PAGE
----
Exploring Insurance Pricing Data

One of first articles on the new investigative journalism site, The Markup, is about Allstate’s proposed changes to Maryland’s insurance premiums, supposed driven by an “advanced algorithm.” The Markup got the data and found a simple and embarrassing model behind the new proposals. However, the most interesting parts for me were in the companion “show you work” article. Not only are there deeper details about the analysis (with graphs!) but also a link to all the raw data and analysis files.

The main data file has information on premiums for 93,000 Allstate customers, and I’m going to focus on three variables, using names from the data file:

  • Current premium: what the customer was originally paying
  • Indicated premium: Allstate’s calculation of what the premium should be, based on a risk assessment. Called “ideal price” in the article.
  • Selected premium: what Allstate was asking for approvals as the new premium, based on the secret algorithm that would take many variables into account and move the new premium in the direction of the indicated premium. Called “transition price” in the article.


At first glance all the premium variables look pretty innocent. Here are the distributions.

I’ve truncated the axis so that a few outliers don’t distract from the core group. An important take-away to keep in mind is that most of the premiums (62%) are under $1000.

Looking at the difference between the indicated and current premiums also looks normal – about half the time the indicated values are less than the current values.

It’s when you compare the selected premium against the current premium that things start to look a little suspicious.

A couple things stand out: the differences are much smaller overall and they are skewed with the negative differences being even smaller. Many of the negative differences (about 10,000) are less than one dollar. Apparently (read the article) the small increases are for the sake of customer retention and the nominal decreases are to meet the promise of moving in the “general direction of the new risk model” aka the indicated premium.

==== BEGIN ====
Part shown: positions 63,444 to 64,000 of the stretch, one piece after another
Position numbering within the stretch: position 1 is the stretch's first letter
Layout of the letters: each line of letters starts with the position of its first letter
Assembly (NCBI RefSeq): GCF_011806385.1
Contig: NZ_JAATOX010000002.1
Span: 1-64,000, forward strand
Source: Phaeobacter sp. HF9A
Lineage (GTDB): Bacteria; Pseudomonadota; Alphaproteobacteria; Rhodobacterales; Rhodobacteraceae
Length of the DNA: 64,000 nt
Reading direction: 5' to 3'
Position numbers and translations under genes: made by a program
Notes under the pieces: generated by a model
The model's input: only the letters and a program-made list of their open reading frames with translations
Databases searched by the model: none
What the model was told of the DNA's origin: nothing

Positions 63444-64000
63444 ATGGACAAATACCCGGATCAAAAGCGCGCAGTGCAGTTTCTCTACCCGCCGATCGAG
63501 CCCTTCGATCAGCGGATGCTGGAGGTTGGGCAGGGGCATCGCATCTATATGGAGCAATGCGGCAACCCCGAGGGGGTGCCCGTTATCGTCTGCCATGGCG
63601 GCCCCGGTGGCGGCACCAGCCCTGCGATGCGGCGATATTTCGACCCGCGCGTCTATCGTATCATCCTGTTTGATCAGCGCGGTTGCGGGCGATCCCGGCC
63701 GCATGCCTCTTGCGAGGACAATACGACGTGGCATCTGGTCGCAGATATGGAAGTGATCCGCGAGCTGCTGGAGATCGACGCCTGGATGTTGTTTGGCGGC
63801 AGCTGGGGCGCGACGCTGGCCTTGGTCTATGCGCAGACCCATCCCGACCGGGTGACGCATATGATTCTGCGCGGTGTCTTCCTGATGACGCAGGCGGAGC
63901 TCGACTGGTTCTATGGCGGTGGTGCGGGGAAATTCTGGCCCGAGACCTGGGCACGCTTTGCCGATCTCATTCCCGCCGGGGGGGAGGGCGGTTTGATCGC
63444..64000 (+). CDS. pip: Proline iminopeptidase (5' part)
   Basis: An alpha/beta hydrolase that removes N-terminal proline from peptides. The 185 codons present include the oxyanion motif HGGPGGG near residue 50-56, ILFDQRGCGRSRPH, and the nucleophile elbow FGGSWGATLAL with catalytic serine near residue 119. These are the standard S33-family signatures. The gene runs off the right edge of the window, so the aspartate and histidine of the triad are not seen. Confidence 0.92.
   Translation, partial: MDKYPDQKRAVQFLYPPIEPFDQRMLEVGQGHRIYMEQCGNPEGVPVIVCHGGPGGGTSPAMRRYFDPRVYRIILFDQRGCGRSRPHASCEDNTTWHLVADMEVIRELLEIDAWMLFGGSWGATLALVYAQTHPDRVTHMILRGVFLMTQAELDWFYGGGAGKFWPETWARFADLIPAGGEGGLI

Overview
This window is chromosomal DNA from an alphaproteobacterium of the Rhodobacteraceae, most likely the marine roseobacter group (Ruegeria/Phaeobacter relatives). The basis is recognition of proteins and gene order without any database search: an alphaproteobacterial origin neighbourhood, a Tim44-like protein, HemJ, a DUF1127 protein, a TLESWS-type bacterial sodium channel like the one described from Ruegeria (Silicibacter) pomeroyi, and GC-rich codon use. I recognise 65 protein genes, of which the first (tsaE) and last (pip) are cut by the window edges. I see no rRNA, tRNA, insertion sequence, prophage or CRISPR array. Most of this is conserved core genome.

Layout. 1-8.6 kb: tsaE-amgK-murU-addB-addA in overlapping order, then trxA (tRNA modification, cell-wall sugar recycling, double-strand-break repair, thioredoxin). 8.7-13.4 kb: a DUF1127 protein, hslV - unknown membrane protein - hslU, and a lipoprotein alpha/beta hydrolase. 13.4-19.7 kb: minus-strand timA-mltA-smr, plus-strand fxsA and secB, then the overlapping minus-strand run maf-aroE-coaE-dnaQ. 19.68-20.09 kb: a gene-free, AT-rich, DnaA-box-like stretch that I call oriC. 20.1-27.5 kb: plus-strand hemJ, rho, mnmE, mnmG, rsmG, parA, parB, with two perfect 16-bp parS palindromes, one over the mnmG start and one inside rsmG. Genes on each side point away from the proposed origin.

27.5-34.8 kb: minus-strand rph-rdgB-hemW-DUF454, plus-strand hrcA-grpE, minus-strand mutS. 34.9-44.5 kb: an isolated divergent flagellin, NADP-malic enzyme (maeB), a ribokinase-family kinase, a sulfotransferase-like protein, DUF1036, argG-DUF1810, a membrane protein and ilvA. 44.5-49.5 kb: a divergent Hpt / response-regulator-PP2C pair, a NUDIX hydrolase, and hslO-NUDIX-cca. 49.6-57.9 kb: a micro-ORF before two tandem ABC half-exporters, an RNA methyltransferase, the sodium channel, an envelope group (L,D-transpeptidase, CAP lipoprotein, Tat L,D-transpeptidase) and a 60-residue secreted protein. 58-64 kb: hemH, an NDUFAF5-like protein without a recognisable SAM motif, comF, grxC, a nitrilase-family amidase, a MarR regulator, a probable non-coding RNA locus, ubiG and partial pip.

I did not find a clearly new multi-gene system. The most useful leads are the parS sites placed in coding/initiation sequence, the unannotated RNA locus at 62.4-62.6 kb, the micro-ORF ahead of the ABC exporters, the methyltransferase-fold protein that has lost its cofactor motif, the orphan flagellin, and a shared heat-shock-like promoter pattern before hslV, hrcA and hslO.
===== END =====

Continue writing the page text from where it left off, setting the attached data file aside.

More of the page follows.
Looking at the selected change as a percentage of the current premium is where things start to get really fishy.

Almost all of the changes are around 0%, 5% or 20%. I think the 20% group is what the article refers to as the “suckers list,” but, as we’ll see next, those customers are actually paying less than their indicated rate suggests and the customers in the 0% group are actually the ones losing out.

Scatterplot make-over

We’ve already gained a quite a bit of insight just from looking at distributions of the three variables and their differences, but what I was really after when I started was to find a better multi-dimensional view of the data. Even though there are only three variables, it’s not easy. I think the terminology is part of it, which may be why The Markup invented their own terms. In their “show your work” article, they modeled selected premium as a function the other two variables. Their model looked really good from a p-value perspective, but that only means it was definitely better than nothing. They shared this graph using the residuals from their model.

I can tell it’s showing something important, but I’m not sure what. (Interestingly, it almost looks like a smoking gun.) I know the residuals shouldn’t have any pattern, but I find it hard to translate the pattern I’m seeing back to the original data in my mind.

I started looking for more direct representations (without involving the model) so get the equivalent insight in plainer terms. I ended up with this graph, which still needs some explaining.